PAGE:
Skip to main content

Belgian awful

Belgium has just banned all wearing of clothing which obscures or semi-obscures the face - in a clear attempt to stop certain religious clothing most often associated with women of a certain faith - on the absurd grounds that no one should be allowed to "see but not be seen" in public. Are bans on tinted car windows and sunglasses to follow? Bans on security cameras? We in the West live in a pan-optical society, and the right to look extends far beyond the right to be seen. Otherwise x-ray specs would be enforced. We have a right, surely, to protect our dignity, modesty, person - and even privacy. More to the point, is religion such a threat to the secular powers that be (namely so-called democracy and capitalism) that it must be basically cleared from the market place and the public squares, as a contagion, like second-hand smoke? Religion threatens humanist mastery, and especially the aims of instrumentalism. It gestures to realms and spaces less visible, and less scientific - indeed, the mystical, the spiritual, perhaps the magical, and, at times, of course, the musical and artistic. At the least, the need or desire for religion is a deep and valid psychological one. Whether there is a God (and we must hope there is, or could be) there is definitely an historic belief in one, extending over thousands of years. It seems churlish and simplistic to seek to rescue these women from garments they have no wish to rend. Such laws are inhospitable and utterly infantile. True freedom would allow for each of use to choose how we wish to be arrayed and disport ourselves. Clothing makes the man. Symbols have power. Without religious symbols, religion is drained and purified, desalinated to the point of evaporation. Then again, perhaps God exists finally in the thin air the State demands he disappear into. To trouble our minds no more.

Popular posts from this blog


Like a crazed killer clown, whether we are thrilled, horrified, shocked, or angered (or all of these) by Donald Trump, we cannot claim to be rid of him just yet. He bestrides the world stage like a silverback gorilla (according to one British thug), or a bad analogy, but he is there, a figure, no longer of fun, but grave concern.

There has long been a history of misogynistic behaviour in American gangster culture - one thinks of the grapefruit in the face in The Public Enemy, or Sinatra throwing a woman out of his hotel room and later commenting he didn't realise there was a pool below to break her fall, or the polluted womb in Pacino'sScarface... and of course, some gangsta rap is also sexist.  American culture has a difficult way with handling the combined aspects of male power, and male privilege, that, especially in heteronormative capitalist enclaves, where money/pussy both become grabbable, reified objects and objectives (The Wolf of Wall Street for instance), an ugly fus…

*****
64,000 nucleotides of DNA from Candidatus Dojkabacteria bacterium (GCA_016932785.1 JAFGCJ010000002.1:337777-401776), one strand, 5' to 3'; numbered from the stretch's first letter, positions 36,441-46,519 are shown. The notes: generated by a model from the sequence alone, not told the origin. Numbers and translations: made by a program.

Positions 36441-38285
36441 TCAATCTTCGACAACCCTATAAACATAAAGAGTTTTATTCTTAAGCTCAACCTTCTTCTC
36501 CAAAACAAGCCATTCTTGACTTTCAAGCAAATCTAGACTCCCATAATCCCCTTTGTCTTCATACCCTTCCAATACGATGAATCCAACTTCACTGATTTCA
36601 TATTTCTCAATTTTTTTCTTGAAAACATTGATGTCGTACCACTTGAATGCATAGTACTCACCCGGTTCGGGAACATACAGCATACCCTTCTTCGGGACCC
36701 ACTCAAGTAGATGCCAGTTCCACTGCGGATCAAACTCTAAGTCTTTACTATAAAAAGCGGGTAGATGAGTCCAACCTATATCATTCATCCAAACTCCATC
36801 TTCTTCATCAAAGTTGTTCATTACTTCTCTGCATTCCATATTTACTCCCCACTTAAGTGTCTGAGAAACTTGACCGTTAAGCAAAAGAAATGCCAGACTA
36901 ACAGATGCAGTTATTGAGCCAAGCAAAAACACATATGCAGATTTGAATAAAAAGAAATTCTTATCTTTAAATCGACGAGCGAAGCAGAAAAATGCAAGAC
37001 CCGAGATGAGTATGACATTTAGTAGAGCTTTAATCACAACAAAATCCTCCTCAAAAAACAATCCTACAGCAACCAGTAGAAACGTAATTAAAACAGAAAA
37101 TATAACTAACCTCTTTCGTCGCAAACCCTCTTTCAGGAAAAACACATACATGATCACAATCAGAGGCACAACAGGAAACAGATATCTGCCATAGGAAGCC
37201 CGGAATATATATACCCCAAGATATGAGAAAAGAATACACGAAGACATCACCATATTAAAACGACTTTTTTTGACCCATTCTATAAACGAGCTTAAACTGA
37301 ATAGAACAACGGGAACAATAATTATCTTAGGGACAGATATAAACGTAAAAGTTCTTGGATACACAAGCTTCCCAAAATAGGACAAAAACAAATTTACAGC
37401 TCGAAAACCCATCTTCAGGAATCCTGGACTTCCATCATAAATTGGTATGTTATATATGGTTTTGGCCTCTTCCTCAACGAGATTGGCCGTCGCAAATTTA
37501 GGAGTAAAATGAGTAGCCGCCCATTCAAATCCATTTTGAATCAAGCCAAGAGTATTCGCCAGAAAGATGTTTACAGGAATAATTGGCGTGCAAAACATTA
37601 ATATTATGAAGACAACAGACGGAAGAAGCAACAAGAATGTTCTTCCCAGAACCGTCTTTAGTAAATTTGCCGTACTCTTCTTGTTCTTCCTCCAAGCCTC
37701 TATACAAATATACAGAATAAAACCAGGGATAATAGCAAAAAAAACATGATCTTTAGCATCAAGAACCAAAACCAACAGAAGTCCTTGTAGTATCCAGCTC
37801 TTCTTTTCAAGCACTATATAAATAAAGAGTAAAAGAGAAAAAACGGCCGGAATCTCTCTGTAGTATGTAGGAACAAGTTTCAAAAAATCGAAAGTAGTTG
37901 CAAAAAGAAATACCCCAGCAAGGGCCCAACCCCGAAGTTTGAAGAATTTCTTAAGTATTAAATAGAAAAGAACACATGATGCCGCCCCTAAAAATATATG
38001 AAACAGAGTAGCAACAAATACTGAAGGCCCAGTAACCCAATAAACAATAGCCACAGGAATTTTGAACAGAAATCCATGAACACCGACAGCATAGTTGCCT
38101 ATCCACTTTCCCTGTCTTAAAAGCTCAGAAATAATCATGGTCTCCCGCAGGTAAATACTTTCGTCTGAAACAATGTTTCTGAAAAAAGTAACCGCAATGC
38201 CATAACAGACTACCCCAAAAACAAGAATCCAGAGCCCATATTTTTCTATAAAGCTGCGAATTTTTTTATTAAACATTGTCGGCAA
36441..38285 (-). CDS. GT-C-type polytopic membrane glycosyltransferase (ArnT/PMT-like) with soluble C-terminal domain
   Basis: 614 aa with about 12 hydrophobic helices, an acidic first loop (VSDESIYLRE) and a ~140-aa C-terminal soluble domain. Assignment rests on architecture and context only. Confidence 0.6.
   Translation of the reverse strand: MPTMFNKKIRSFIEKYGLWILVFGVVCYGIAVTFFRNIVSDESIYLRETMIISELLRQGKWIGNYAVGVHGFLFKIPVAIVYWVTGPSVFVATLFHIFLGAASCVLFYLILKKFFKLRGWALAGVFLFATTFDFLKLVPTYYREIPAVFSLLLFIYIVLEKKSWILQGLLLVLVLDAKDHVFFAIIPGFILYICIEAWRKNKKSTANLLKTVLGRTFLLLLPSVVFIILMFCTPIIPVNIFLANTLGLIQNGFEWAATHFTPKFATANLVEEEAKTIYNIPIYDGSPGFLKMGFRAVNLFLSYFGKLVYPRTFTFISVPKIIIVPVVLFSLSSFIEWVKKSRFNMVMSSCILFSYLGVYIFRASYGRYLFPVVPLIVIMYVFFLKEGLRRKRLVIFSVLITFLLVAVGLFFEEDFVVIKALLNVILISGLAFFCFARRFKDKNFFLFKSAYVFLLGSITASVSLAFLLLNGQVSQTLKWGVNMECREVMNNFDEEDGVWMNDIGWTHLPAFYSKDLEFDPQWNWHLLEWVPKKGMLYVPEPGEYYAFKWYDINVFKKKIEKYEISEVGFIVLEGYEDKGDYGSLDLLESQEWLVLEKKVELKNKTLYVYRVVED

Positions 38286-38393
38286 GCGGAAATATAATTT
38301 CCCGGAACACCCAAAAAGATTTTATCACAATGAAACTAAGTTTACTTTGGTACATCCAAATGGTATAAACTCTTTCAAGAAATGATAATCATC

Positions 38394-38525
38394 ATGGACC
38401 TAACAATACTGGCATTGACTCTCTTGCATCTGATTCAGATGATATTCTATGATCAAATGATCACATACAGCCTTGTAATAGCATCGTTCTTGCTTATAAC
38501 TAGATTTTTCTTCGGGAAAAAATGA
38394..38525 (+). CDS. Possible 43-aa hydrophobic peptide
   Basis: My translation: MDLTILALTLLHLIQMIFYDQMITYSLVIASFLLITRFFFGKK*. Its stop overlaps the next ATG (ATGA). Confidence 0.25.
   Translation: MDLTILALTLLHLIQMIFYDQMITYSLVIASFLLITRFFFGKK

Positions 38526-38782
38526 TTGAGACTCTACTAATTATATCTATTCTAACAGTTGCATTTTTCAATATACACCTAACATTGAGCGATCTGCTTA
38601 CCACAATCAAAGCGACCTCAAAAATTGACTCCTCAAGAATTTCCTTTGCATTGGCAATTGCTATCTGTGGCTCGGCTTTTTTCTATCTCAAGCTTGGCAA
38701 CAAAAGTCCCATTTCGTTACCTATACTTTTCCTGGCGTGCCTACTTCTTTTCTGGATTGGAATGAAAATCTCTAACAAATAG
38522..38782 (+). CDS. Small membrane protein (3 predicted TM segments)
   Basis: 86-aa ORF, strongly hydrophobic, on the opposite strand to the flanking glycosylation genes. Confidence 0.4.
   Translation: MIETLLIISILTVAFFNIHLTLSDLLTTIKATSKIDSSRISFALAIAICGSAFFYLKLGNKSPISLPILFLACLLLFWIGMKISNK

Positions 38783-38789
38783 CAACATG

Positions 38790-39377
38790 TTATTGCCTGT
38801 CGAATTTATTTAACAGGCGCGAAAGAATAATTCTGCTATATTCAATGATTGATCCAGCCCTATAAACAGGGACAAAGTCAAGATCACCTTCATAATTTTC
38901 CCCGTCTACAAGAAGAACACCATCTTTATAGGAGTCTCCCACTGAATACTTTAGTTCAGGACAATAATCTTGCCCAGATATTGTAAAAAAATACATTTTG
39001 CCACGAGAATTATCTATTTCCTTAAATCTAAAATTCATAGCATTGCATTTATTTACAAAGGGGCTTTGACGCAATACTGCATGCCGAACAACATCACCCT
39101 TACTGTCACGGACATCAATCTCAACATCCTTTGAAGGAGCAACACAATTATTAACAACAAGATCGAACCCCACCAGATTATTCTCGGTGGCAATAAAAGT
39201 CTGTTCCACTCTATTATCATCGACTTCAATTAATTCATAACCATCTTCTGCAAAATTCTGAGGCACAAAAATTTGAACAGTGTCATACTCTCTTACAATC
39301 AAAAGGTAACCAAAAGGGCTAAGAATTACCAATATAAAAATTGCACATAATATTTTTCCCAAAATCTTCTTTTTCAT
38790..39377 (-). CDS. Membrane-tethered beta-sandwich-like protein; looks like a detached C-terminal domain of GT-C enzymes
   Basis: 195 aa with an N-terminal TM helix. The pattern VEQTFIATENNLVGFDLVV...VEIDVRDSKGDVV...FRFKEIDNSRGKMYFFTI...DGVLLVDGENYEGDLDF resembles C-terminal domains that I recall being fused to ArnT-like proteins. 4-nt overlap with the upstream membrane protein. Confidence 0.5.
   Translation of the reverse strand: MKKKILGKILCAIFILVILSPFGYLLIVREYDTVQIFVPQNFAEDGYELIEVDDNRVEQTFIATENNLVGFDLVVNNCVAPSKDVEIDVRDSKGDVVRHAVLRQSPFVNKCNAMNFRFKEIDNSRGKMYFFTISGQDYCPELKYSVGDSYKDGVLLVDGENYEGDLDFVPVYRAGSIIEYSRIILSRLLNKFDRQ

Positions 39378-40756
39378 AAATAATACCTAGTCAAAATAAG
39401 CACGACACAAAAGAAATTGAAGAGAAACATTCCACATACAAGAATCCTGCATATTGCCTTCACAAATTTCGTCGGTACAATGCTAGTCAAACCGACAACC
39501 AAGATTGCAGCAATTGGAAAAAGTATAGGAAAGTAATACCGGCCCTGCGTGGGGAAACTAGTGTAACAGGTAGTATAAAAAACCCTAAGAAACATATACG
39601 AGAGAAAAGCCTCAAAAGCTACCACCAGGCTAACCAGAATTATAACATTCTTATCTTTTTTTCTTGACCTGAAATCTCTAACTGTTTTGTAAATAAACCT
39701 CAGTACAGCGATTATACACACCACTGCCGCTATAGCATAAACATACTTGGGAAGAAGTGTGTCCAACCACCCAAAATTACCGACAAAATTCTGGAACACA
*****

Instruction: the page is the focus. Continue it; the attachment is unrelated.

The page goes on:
According to the latest CBS, ABC, etc, polls, Clinton is still likely to beat Trump - by percentile odds of 66% to 33% and change. But the current popular vote is much closer, probably tied with the error of margin, around 44% each. Trump has to win more key battleground states to win, and may not - but he is ahead in Florida...

We will all know, in a week, whether we live in a world gone madder, or just relatively mad.

While it seems likely calmer heads will prevail, the recent Brexit win shows that polls can mislead, especially when one of the options is considered a bit embarrassing, rude or even racist - and Trump qualifies for these, at least.

If 42-45% of Americans admit they would vote for Trump, what does that say about the ones not so vocal? For surely, they must be there, as well. Some of the undecided will slide, and more likely they will slide to the wilder and more exciting fringe candidate. As may the libertarians.

Eyewear predicts that Trump will just about manage to win th…


Announcing the Shortlist for the 2016 Sexton PrizeSeptember 13, 2016 / By Kelly Davio
Eyewear Publishing is pleased to announce the shortlist for the 2016 Sexton Prize. The finalists are, in no particular order, as follows:

HISTORY OF GONE, Lynn Schmeidler
SEVERE CLEAR, Maya Catherine Popa
SIT IN THE DARK WITH ME, Jesse Lee Kercheval

The shortlist was selected by Eyewear’s Director Todd Swift with Senior Editor Kelly Davio. Don Share of Poetry Magazine will select the winning manuscript, which will be released at the 2017 AWP conference in Washington, D.C. The winner will be announced in October. 
Congratulations to our finalists!